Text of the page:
A man in Port Coquitlam has been charged with second-degree murder in the death of his wife.
Irinei Catalin Ghiorghita, 38, made a brief appearance in Port Coquitlam court Wednesday afternoon.
On Tuesday morning he walked into a Coquitlam RCMP detachment and told police his wife had suffered fatal injuries at their matrimonial home.
When police went to Ghiorghita's townhouse in the 2400-block Davies Avenue, they found his 38-year-old wife, Andra Ghiorghita, unresponsive. She was pronounced dead at the scene.
"She was a good person, a hard worker and a great mother," friend Linda Fraser told reporters. "Her family was everything to her."
Fraser said Andra wanted to be a Certified General Accountant and was working toward her certificate. She said that Andra had many friends in the Romanian community.
The couple is originally from Romania and they have a son together. The son is currently with his grandparents in Romania for his summer vacation.
According to her social-media profiles, Andra Ghiorghita worked as an accountant for Imperial Metals Corporation.
The company hasn’t yet made an official statement.
Irinei Catalin Ghiorghita is scheduled to appear in court July 31.
This is the second, high-profile incident of domestic violence in the Lower Mainland in recent days.
Baldev Singh Kalsi, 66, of Surrey was charged with attempted murder after his wife, Narinder, was found in their home last Sunday with life-threatening injuries.
Recognizing domestic violence:
Violence has serious human, social and economic consequences everyone who endures it and for society as a whole. Violence is detrimental to women’s personal and financial independence and can do serious damage to their physical and mental well-being.
Without denying the fact that men can also be victims of domestic violence, in most cases, the victim is a woman and the abuser is her current or ex-partner. Victims and abusers have no particular characteristics. Some victims are young, some older; they are rich or not so rich; educated or not. Most men who abuse their partners do not exhibit violent behaviour outside their relationship. They are often good work colleagues and friendly neighbours.
When we talk about domestic violence, we only think of physical violence but domestic violence can consist of other forms of abuse such as:
• Sexual abuse, is where the perpetrator is coercing any sexual contact without consent.
• Psychological abuse, is where the perpetrator is instilling fear and isolates the victim from friends, family, school, and/or work.
• Emotional abuse, is where the perpetrator is undermining victim sense of worth.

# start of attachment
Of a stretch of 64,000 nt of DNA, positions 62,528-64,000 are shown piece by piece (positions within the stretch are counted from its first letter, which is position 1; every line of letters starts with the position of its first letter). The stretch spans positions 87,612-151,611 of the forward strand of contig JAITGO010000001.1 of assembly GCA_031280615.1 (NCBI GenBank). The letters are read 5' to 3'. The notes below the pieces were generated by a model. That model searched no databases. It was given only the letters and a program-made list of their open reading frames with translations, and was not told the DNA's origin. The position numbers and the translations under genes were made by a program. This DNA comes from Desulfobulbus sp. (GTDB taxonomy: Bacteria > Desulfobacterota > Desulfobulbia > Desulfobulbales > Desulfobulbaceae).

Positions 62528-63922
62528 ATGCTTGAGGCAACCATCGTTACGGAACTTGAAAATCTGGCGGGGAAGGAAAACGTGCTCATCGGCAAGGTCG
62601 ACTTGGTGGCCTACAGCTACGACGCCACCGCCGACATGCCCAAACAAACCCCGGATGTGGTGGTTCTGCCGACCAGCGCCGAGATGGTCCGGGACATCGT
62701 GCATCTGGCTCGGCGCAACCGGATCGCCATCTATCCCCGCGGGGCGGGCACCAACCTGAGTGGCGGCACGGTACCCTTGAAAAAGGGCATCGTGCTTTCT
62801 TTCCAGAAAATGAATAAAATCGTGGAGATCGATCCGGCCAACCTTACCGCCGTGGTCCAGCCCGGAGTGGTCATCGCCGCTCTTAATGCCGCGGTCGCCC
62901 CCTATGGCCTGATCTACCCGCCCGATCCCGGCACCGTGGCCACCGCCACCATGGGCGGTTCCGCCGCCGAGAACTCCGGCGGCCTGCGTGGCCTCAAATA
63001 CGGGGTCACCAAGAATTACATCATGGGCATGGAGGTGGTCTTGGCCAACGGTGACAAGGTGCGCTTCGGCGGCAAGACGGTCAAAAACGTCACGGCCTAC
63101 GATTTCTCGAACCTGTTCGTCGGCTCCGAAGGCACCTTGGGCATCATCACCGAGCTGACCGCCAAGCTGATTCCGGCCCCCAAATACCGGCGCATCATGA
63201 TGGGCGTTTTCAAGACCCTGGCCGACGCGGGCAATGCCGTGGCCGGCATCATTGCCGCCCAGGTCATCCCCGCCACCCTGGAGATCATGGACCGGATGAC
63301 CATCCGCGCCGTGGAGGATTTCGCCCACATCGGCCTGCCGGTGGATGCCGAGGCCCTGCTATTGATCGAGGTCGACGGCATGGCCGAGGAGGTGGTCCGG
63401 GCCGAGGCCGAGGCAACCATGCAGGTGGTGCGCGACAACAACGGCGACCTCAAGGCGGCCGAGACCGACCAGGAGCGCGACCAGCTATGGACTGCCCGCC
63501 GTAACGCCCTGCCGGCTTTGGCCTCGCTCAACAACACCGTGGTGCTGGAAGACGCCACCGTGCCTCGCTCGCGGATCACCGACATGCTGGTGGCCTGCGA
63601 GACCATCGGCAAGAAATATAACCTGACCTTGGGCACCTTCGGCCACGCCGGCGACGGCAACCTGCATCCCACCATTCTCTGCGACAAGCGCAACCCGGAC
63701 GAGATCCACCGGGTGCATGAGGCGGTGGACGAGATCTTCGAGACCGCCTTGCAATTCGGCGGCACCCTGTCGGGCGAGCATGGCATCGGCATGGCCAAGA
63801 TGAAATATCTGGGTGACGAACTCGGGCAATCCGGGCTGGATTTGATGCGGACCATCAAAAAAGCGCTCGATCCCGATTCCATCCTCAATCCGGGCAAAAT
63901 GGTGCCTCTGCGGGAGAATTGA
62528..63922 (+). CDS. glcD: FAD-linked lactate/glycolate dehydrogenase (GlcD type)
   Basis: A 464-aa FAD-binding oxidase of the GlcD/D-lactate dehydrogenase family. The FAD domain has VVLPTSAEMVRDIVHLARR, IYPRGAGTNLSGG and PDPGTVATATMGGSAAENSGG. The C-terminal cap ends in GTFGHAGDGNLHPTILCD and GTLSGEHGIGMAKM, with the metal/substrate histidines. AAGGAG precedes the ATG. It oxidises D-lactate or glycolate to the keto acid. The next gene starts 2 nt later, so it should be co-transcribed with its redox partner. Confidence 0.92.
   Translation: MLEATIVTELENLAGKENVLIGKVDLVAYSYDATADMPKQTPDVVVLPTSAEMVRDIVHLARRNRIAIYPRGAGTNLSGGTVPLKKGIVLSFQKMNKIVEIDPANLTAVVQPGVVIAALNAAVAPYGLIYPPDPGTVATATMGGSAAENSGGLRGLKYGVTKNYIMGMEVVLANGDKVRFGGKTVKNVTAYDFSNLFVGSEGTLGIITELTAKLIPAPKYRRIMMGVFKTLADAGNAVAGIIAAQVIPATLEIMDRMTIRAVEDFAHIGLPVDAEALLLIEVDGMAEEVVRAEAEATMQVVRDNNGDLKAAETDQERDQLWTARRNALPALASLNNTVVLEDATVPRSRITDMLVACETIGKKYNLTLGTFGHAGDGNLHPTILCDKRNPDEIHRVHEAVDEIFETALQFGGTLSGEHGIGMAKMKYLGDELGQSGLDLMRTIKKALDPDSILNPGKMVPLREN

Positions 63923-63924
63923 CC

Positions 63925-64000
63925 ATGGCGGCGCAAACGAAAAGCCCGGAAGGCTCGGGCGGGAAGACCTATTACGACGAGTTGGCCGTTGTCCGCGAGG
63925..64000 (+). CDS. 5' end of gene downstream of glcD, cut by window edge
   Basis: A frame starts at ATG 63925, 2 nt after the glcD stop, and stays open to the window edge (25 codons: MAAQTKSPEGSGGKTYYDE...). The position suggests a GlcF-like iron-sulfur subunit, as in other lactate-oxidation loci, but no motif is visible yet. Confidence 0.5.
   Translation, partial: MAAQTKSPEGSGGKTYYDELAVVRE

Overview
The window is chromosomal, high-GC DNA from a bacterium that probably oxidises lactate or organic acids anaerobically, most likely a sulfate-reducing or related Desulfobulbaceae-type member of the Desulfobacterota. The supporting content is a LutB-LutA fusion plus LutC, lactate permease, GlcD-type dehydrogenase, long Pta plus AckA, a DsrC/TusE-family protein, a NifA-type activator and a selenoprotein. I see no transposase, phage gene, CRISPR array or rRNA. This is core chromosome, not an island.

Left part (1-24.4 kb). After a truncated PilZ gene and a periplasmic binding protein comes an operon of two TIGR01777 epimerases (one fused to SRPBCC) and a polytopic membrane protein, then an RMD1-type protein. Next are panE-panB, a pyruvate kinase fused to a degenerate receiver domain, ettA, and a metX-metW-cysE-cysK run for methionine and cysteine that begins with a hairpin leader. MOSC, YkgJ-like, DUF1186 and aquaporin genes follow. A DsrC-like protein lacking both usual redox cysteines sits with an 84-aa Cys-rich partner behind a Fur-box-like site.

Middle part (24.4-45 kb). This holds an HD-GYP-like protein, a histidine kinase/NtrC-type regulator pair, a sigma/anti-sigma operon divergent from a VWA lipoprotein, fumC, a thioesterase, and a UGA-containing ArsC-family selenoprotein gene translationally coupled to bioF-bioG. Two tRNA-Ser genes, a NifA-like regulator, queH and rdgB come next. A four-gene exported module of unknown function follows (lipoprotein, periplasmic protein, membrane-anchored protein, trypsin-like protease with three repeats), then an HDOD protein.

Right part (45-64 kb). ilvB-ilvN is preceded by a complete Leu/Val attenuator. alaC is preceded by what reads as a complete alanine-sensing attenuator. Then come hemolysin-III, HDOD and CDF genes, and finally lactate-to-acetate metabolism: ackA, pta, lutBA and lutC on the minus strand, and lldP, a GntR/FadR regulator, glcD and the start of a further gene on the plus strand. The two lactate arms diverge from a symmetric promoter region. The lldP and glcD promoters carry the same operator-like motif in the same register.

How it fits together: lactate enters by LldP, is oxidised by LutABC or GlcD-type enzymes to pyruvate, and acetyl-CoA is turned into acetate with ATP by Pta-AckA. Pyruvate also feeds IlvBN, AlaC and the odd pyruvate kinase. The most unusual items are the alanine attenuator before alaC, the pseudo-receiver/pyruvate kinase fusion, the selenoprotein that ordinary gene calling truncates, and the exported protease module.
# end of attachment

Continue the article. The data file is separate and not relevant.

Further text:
• Economic abuse, is where the perpetrator is making the victim financially dependent.
• Criminal harassment (stalking) may include threatening a person or their loved ones, damaging their possessions, or harming their pets.
• Spiritual abuse includes using a person's religious or spiritual beliefs to manipulate, dominate or control them.
• Legal abuse is the latest form of abuse, where the perpetrator uses the legal system to harass and dominate the victim.
In most cases, domestic violence does not suddenly appear in a relationship. It begins progressively and sometimes very subtly. Domestic violence can be expressed in many ways. A violent man may use physical force, but he may also make inappropriate jokes, resort to blackmail or make unsubstantiated accusations. Sometimes he humiliates, insults, threatens or shouts at his partner. He may control her activities, monitoring who she sees and who she speaks to. He may keep tabs on her expenses and on how much money she spends.
The women, men and children who are caught up in a cycle of abuse and violence need appropriate support and treatment to help them break free.
The key to breaking free, is talking about it. Whatever form violence takes, talking about it is critical. Fear, shame or embarrassment can keep women and girls isolated in the grip of violence. It is therefore vital to break the wall of silence, talk about violence and seek help. This applies equally to victims, abusers and witnesses.
If someone talks to you about domestic violence in their relationship, it is important to listen without judgment and realize that considerable courage is required to talk about it, in the face of embarrassment, shame and fear. Regaining control over one’s life is not an easy thing to do. Each person proceeds at their own rate, and this should be respected.
Highlights from Statistics Canada: Family violence in Canada – A statistical profile. Police-reported family violence against children and youth, 2009
Police-reported data for 2009 indicate that children and youth under the age of 18 were most likely to be sexually victimized or physically assaulted by someone they knew (85% of incidents).